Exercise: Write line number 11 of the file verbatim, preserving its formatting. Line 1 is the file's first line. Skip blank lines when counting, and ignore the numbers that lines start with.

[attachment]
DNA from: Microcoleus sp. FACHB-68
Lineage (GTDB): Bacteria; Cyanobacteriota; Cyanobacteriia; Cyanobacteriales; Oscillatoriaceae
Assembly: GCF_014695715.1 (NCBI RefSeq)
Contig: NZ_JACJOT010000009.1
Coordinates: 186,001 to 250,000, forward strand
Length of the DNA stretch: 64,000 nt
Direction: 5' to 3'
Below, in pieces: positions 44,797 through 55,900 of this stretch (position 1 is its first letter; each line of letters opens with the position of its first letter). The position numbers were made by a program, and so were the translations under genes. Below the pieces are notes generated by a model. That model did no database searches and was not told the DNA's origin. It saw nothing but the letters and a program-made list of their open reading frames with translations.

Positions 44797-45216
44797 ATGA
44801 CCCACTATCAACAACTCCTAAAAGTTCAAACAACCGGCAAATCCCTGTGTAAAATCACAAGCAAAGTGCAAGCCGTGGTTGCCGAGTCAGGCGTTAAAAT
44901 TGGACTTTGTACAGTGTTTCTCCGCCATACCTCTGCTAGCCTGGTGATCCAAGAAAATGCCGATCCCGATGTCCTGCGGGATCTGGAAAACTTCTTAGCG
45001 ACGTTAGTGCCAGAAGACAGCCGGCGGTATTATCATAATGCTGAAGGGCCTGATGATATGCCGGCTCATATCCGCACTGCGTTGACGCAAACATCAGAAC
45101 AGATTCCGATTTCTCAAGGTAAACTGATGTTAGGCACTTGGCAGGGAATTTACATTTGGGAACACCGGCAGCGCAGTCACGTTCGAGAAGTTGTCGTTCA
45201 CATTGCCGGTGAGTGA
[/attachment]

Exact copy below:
44801 CCCACTATCAACAACTCCTAAAAGTTCAAACAACCGGCAAATCCCTGTGTAAAATCACAAGCAAAGTGCAAGCCGTGGTTGCCGAGTCAGGCGTTAAAAT